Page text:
An Overlooked Part of Emergency Grant Programs
August 10, 2017
HOW TO DECIDE WHO GETS EMERGENCY GRANTS
Great Lakes and other funders have shared best practices on emergency grant programs with the field over the past five years. Our collective knowledge on processes and procedures has been helpful to colleges as they set up their programs, but we've overlooked a critical part—the "human element" in deciding who gets a grant and who doesn't.
Current training doesn't cover how to navigate beyond basic eligibility criteria. There are few guidelines for asking the right questions to get at the root cause of each student's financial emergency. And some staff members—who have little experience making decisions that directly affect students in financial crisis—need more holistic training to feel confident making awards.
That's why we're partnering with the nonprofit research firm Equal Measure to fund the development of better tools for emergency grant decision-makers. Supported by a $128,000 grant from Great Lakes, this project will:
- Explore the decision-making process through focus groups and interviews with current and past Great Lakes Dash Emergency Grant recipients.
- Develop training materials to help emergency grant administrators become more confident in the decision-making process.
We want to make sure students facing an unexpected financial crisis get the boost they need to stay on the path to graduation, and we look forward to sharing what we learn.
Identifying Early Indicators of Student Success
Preliminary research suggests that certain student behaviors can be early signals of success or struggle in college and beyond. For example, early enrollment and completion of required courses might indicate favorable prospects, while late registration and switching majors can foreshadow trouble ahead, particularly for first-generation students, students of color and students from low-income backgrounds.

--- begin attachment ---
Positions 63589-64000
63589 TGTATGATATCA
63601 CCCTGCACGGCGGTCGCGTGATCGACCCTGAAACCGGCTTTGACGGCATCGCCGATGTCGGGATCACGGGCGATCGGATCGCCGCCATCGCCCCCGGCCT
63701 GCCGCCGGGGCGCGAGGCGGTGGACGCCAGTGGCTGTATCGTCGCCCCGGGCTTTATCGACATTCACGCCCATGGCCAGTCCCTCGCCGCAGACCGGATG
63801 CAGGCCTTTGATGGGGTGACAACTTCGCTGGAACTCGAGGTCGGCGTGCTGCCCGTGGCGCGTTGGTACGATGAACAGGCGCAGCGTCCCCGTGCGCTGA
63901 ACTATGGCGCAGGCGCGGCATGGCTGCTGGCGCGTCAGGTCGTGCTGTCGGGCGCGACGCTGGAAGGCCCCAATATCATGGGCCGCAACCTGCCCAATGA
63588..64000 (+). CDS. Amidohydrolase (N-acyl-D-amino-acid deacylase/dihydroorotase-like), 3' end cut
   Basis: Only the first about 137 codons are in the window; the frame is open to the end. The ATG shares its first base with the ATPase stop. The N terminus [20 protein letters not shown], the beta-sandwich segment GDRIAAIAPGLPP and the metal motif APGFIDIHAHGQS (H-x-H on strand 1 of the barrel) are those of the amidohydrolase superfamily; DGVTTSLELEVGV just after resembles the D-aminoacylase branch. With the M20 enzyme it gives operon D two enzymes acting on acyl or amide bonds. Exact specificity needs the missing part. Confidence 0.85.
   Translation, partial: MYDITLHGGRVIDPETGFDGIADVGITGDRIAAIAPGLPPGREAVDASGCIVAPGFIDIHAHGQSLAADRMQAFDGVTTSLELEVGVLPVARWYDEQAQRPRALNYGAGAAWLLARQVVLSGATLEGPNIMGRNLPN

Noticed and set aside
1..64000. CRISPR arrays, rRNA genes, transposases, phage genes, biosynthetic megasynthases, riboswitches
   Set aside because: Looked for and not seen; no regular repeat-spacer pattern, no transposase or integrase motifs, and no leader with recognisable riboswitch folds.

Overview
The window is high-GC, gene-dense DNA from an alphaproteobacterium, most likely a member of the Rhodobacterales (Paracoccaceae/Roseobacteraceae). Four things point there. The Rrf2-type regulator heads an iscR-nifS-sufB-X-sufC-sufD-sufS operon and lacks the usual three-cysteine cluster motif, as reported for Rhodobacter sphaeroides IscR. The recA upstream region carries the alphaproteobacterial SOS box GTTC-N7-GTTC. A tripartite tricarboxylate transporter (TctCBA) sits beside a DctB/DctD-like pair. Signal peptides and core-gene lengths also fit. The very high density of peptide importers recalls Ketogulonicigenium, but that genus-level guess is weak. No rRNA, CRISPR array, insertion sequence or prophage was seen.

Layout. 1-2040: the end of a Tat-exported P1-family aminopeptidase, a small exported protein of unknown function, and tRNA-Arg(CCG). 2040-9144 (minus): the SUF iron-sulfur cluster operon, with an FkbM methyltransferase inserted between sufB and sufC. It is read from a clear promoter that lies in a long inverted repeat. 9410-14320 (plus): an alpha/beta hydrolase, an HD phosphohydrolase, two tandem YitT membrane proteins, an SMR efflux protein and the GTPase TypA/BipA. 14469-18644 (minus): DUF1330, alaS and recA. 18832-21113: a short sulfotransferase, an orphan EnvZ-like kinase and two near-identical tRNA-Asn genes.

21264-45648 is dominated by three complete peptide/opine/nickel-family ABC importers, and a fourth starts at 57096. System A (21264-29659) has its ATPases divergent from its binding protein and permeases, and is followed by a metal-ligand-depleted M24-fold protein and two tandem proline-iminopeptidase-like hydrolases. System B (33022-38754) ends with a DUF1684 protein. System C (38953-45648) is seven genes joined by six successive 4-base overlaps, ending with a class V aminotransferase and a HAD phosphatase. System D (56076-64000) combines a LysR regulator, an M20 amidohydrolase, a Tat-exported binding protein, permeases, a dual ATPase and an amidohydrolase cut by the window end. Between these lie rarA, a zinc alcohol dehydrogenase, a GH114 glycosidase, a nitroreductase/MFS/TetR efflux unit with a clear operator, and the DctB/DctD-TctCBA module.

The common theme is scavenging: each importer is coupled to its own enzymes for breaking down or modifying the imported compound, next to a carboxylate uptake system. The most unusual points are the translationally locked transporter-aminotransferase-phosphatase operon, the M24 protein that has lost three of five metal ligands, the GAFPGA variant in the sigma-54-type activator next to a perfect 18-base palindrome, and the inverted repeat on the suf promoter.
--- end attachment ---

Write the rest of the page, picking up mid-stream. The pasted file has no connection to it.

Led by Dr. Paul Attewell at the City University of New York (CUNY), a consortium of researchers will develop a standardized set of early indicators of student success during a two-year project funded by Great Lakes and the Bill & Melinda Gates Foundation. A combined $955,000 in grants will bring together researchers from New York, Texas, Virginia and Illinois to analyze student data across multiple systems and connect it to state-level data about employment and income. Using available data from students' entry to college and their performance in the first semester, the researchers will develop models for predicting academic success and long-term earning potential across states and institutional types.
"Our project focuses on the roughly one third of undergraduates who enter college but don't complete a degree," Attewell said. "By creating measures that identify which students are most likely to drop out, we will provide colleges with a tool to intervene early on, to target academic support and other services to those students where those interventions will make the biggest difference in their chances of success."
RAND Corporation Releases Landscape Scan of Higher Education in Prison
In recent years there has been growing interest in expanding higher education in prison—particularly those programs designed to put more incarcerated students on the path to degrees and certificates that will help them secure sustainable jobs after release. To support further research in the field, we commissioned a landscape scan from trusted policy research organization the RAND Corporation. They've summarized the national and regional landscapes and provided recommendations for interested funders on where they may want to invest.
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Catch Up On Recent News
October 19, 2017
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Career Ready Internship Grant Closing Report
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Dash Emergency Grant Closing Report
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